In Ni no Kuni: Wrath of the White Witch, you’ll travel to another planet. For the first time, LEVEL-5’s classic story is available on Nintendo switch. John Oliver on a trip through a world filled with new friends and deadly adversaries in the hopes of reuniting with his mother after a horrible event.
He’ll travel across this vast fantasy world, taming familiars, taking on foes, and overcoming the various hurdles that stand between him and his mother’s redemption, with a copy of the Wizard’s Companion in his hand and his faithful companion Drippy at his side.
This endearing narrative is told through the use of animation storyboarded and constructed by Studio Ghibli, as well as music composed by Joe Hisaishi. Ni no Kuni: Wrath of the White Witch is an epic role-playing experience unlike any other, combining magnificent animated visuals, brilliant storytelling, and a sweeping soundscape.
Level-5’s Ni no Kuni: Wrath of the White Witch is a role-playing video game. It was released in Japan for the PlayStation 3 in November 2011, and Namco Bandai Games published it in the Western world in January 2013. It was also released in September 2019 for Nintendo Switch, as well as a remastered version for Microsoft Windows and PlayStation 4.
Visuals That Have Been Remastered
On Steam, the graphics and performance have been improved.
Production With All-stars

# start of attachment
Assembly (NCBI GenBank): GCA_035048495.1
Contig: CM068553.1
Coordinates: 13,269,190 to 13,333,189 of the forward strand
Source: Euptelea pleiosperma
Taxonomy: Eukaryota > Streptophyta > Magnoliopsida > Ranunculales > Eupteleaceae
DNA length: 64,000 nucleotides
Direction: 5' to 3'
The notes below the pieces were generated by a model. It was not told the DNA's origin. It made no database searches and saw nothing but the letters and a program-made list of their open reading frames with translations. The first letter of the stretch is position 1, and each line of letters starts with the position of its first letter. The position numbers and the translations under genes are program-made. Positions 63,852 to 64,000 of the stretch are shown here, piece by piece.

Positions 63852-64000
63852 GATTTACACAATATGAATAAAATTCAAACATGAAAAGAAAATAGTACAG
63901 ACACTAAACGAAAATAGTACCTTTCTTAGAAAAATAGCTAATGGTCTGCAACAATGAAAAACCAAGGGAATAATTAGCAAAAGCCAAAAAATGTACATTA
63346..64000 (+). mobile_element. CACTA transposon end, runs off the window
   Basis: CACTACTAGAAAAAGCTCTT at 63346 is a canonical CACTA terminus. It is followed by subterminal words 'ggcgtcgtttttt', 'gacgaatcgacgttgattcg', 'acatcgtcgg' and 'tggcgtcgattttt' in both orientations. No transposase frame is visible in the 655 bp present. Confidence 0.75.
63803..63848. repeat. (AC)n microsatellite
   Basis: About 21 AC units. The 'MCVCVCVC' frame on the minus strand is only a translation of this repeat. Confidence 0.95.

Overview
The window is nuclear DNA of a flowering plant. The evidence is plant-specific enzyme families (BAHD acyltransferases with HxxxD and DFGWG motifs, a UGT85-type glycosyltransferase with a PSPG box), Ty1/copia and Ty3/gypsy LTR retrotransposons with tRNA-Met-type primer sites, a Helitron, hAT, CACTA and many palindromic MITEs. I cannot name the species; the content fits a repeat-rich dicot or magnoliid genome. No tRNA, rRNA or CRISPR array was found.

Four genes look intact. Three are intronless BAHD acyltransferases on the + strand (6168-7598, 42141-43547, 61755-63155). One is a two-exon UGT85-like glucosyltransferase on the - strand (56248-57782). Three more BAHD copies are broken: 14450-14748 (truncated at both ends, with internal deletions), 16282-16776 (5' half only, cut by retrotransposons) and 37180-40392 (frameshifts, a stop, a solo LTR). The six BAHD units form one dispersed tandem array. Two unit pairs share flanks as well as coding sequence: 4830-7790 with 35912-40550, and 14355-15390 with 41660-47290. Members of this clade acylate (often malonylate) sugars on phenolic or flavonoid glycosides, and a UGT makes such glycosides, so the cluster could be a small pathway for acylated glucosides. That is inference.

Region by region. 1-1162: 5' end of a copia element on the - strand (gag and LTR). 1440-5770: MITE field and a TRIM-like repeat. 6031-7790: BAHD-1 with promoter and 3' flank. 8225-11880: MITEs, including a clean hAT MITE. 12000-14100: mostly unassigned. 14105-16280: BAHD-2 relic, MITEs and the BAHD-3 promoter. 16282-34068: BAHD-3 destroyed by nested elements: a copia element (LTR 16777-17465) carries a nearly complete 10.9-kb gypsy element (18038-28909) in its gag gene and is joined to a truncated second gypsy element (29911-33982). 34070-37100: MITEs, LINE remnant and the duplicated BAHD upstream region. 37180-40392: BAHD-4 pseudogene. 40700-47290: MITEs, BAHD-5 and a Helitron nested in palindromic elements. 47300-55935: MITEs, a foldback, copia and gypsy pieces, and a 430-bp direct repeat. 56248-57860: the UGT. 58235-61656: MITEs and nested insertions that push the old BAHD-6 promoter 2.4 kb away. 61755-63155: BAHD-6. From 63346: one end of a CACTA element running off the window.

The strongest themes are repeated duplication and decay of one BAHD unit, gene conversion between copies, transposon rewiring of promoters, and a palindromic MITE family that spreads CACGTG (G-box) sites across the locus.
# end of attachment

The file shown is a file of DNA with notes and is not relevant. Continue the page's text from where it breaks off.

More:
LEVEL-5’s expertise in the RPG genre is coupled with Studio Ghibli’s world-class animation and Joe Hisaishi’s acclaimed music.
An Intriguing Story
Through the use of animation storyboarded and developed by Studio Ghibli with English and Japanese voice-overs, a lovely yet tragic storyline emerges.
Mastery of Role-playing
A rich blend of familiar RPG concepts, expertly constructed and planned, with dozens of locations to explore, hundreds of creatures to battle, and a plethora of quests and mysteries to discover.
Combat in Dynamic Mode
In a fascinating battle system that blends real-time and turn-based tactical aspects, freely switch between characters and familiars.
Ni no Kuni: Wrath of the White Witch Gameplay
Ni no Kuni: Wrath of the White Witch is a third-person perspective role-playing game.
- To continue through the story, players must accomplish quests, which are linear scenarios with certain objectives. Players can freely travel the overworld outside of quests.
- Players can travel between the world and Oliver’s hometown of Motorville, as well as explore towns, villages, dungeons, and perilous areas spread across the universe.
- Players enter the World Map after leaving a location, which can be utilized to choose a destination.
The world can be fully explored without restriction from the start of the game, though story progression unlocks more gameplay content and modes of transportation to navigate the world: players can initially navigate the world by running, but later gain the ability to travel by boat or on the back of a dragon.
Players enter a fighting system when they come across foes. Battles are fought on an open battlefield, which allows participants to freely traverse the region.
During combat, users control a single human ally or one of their familiars; all characters and familiars are moved around the battlefield manually. Players employ magical abilities and “familiars” to combat adversaries.